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D Hall

Date: 06-Dec-2017


Prologue: For this essay, I have the luxury of writing the truncated line – Any resemblance to anyone dead is purely coincidental and unintentional.

You can have as many guesses as you want about the full form of D. Originally it expands to Dissection. That is where the young entrants to any medical college get their first peek into the human body. Stress is on ‘into’, coz to have a look ‘into’, one has to dissect it open.

But I guess D is left as such to suit all situations. First and foremost is Dread. Ever since I cleared the entrance test for admission to medical college, known seniors in the college as well as known doctors long beyond their college days, made sinister jokes about facing the dead bodies. My only experience till then, was dead body of grandfather of a friend. We had gone to pay last respect out of camaraderie, and after half an hour of tiring grim expressions, we were back laughing and joking all the way. We went nowhere near the body, anyways it was well draped, and the finest incense aroma filled the air. For us, it was just not anybody, it belonged to grandpa. That actually made it a friendly body.

Per se, the bodies in the D Hall are unknown, and unknown is always assumed to be intimidating, unpredictable, dubious and of questionable friendly quotient.  Even though I still have not accepted the idea, but I always wonder, why are we afraid of dead bodies? I mean, it’s the living who perpetrate crimes. I have never heard a dead body committing a murder or raping someone. Leave aside living, dead do not harm the other dead of their community. They do not arson or loot. They don’t even protest. All dead bodies have the same religion. But still we are afraid of dead bodies.  Sometimes I feel, the living should follow the dead.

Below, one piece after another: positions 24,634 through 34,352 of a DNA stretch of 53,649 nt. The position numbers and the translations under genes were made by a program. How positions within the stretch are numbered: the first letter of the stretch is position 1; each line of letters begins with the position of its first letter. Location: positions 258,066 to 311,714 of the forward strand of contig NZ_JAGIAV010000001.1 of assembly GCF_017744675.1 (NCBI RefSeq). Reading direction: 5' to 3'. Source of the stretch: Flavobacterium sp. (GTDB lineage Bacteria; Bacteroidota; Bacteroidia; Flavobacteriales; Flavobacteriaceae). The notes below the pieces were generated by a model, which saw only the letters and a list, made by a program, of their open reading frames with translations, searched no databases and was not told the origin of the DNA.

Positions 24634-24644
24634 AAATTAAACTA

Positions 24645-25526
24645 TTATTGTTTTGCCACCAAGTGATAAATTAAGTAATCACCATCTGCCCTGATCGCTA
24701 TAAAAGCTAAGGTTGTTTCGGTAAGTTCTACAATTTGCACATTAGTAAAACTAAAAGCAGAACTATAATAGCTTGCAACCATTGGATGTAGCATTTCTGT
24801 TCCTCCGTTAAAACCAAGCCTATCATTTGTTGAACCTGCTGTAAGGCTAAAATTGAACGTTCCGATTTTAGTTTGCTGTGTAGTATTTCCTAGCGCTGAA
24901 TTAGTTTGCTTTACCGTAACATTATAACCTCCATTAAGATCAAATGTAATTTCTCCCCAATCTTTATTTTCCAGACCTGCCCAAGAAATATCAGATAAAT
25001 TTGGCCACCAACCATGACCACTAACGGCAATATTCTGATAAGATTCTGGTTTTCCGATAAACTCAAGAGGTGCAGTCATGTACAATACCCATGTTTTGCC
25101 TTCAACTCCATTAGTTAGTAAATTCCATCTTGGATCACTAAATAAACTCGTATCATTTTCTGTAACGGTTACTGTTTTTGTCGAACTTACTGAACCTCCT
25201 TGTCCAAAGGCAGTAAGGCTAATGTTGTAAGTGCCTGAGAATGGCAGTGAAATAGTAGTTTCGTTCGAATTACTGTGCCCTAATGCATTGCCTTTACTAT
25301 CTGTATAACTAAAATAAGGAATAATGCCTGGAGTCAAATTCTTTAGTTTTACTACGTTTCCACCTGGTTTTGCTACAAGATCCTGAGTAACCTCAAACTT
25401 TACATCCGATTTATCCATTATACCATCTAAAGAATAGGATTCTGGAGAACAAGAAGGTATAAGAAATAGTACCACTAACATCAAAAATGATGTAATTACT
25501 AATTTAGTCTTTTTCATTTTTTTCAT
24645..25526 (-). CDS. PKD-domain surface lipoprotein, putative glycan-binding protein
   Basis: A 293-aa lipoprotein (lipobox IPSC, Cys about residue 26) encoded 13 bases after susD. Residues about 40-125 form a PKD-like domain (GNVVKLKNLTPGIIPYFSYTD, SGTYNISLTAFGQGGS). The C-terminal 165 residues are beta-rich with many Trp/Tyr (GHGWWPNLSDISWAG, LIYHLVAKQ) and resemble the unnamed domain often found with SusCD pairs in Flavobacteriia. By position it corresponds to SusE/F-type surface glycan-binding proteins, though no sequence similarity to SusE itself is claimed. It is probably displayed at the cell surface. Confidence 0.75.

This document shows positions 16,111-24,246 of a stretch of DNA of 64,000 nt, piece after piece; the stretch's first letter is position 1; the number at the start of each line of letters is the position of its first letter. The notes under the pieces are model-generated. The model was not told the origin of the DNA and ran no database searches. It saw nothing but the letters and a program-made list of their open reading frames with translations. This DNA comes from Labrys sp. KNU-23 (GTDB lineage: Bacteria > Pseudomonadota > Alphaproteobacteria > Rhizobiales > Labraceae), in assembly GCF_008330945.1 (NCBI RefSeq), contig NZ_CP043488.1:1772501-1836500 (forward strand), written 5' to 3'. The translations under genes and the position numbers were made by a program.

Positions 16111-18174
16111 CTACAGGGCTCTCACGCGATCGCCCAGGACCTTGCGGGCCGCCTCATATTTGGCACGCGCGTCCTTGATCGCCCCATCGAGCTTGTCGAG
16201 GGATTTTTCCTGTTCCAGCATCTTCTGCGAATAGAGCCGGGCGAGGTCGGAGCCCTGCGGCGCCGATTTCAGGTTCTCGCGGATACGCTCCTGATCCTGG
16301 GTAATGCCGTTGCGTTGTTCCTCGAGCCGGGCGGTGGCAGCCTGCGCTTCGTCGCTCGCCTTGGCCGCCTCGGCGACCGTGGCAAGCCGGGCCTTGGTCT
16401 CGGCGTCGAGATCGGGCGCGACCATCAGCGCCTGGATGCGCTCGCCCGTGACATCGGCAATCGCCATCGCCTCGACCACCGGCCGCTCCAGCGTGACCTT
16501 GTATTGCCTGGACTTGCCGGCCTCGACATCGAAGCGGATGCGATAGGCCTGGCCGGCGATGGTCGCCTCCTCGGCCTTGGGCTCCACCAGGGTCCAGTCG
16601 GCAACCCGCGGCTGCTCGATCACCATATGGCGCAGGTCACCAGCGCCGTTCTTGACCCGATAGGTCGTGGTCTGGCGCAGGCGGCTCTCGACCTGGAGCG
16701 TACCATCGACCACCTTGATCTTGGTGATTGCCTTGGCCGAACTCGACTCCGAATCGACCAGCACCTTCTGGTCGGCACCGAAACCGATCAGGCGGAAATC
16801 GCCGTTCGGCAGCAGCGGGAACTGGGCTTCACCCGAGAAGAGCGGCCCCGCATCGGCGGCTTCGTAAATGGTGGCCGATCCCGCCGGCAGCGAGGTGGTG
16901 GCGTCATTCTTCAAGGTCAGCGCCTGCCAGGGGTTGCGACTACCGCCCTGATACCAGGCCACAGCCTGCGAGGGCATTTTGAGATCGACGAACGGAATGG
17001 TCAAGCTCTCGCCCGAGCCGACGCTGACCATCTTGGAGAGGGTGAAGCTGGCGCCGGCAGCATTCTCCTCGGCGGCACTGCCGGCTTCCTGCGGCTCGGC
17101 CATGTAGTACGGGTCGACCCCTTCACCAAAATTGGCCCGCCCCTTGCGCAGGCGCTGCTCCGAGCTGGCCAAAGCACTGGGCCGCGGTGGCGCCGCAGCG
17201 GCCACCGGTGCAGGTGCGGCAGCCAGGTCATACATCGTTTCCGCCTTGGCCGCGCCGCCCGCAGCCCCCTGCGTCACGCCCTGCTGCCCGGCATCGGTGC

On the D Day, we were primed with opening lecture on how and why to respect the dead bodies.  How they made this great sacrifice so that we could dissect them and learn what lies beneath the skin and in the hollows of human bodies. I was already feeling guilty about someone doing so much for me. I made a mental note of whispering a thank you in the ears of the body since it was practically not possible to send a card.  I am sure the collective heart rate of the class was more than that of spectators in a houseful football stadium. Most of the faces had anxious look. We were filed in a single row and led to the Hall. It was a big hall with rows of tables and each having a dead human body, covered with a cloth. The hall was full of unbearable acidic smell of formalin, the chemical used to preserve the bodies. This was in stark contrast to the aroma around the body of grandpa. I am sure, many of the bodies lying there, must have worn best of the perfumes before deciding to make the sacrifice for us.

Soon, we were allotted the tables and the teachers. So, the whole class was now divided into batches and gathered around different tables. Teacher of each group made the introductions and spelled out the rules and regulations. Hearts were thumping in anticipation.  Finally,the cloth was removed and the living and the dead came face to face. Many gasps from the living filled the hall. The dead did not  even bat an eye lid. That was the irony – living were afraid of the dead, but dead were not afraid of the living. I still feel, it should be other way round.  Gasps were followed by a loud thud, followed by another thud and another. Confused looks around the hall made the discovery of two girls and a boy who could not stop their emotions at gasps and were now lying flat on the floor, apparently unconscious. D Hall staff must be used to this scenario, for they displayed no anxiety and helped all the fallen soldiers to their feet and escorted them to a side room to offer water. Dead bodies did not have a normal look or texture, they looked kinda synthetic, mummified.  That took much anxiety out of the interaction. Dead bodies were not interested in any kind of interaction, they just stared at the ceiling.

Making the first cut in the skin was almost difficult, as if the body will shriek. Or slap. One really waited for a wince, a response. But the bodies were least bothered. They were really cool. They were refrigerated actually. It must be an anatomist who discovered that beauty is skin deep. We all can vouch for that. What lies beneath the skin can never inspire a poet.

In the next one and half years, we made friends with the bodies. We even named them and talked to them, asked them to guide us whenever we got stuck during tests. We learnt it’s a blatant anatomical lie whenever someone says – my heart beats for you. Dead bodies don’t lie, their heart beats for no one.

Sept 12, 2017.


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